More than 40 years after the first reported cases of what then became known as acquired immunodeficiency syndrome (AIDS), tremendous progress has been achieved in transforming the disease from almost universally fatal to a chronic manageable condition. Nonetheless, the efforts to find a preventative vaccine or a cure for the underlying infection with Human Immunodeficiency Virus (HIV) remain largely unsuccessful. Many challenges intrinsic to the virus characteristics and host response need to be overcome for either goal to be achieved. This article will review the obstacles to an effective HIV cure, specifically the steps involved in the generation of HIV latency, focusing on the role of the gut-associated lymphoid tissue, which has received less attention compared with the peripheral blood, despite being the largest repository of lymphoid tissue in the human body, and a large site for HIV persistence.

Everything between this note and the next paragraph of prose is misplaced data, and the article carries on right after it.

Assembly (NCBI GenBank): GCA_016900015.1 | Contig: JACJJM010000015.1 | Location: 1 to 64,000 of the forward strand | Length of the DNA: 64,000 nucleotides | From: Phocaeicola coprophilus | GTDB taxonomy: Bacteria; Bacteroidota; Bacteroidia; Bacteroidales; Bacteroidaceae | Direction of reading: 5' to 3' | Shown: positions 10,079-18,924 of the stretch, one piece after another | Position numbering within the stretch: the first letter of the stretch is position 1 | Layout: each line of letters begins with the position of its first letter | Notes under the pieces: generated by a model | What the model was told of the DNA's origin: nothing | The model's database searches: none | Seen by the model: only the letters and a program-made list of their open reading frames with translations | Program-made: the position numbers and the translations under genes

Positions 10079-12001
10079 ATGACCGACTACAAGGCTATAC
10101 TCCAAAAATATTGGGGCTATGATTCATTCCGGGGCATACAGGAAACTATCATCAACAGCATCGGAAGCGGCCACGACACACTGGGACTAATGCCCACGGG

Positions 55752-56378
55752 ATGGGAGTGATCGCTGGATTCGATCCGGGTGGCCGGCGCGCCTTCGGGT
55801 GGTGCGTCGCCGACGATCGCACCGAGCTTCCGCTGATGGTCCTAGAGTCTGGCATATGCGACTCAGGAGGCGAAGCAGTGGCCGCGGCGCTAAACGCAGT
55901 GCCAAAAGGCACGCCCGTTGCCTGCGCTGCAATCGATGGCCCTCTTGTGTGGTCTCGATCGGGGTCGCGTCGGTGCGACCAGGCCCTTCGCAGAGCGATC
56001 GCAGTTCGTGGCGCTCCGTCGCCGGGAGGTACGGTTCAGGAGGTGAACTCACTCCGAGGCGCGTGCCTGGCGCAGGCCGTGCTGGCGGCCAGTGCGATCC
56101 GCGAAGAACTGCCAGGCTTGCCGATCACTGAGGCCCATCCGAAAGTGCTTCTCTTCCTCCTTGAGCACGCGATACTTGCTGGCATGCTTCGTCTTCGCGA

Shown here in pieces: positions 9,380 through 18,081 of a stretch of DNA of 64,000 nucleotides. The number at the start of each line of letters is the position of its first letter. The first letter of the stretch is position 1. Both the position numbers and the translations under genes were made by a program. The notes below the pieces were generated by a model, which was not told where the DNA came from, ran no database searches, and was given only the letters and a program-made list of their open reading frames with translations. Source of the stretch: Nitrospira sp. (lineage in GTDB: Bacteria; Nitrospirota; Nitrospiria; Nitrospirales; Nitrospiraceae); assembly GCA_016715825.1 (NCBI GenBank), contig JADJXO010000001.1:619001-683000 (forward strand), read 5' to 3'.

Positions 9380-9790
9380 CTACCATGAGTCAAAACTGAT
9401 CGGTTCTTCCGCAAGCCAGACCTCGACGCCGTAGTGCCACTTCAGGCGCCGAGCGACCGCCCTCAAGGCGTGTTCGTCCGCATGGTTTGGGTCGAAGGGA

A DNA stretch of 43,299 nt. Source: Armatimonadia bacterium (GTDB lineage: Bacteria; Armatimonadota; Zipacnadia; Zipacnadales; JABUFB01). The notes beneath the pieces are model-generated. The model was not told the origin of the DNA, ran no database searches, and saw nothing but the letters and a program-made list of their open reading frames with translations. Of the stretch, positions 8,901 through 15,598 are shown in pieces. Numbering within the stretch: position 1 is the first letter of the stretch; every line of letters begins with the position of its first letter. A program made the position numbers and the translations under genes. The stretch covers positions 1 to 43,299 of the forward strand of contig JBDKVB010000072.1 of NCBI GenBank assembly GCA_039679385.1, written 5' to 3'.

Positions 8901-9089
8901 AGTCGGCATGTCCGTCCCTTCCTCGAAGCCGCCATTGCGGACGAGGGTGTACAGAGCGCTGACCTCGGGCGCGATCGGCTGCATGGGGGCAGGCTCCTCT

Original languageEnglish
Pages (from-to)54-65
Number of pages12
JournalAIDS Research and Human Retroviruses
Issue number1
StatePublished - 1 Jan 2024


  • HIV
  • mucosal immunology
  • persistence


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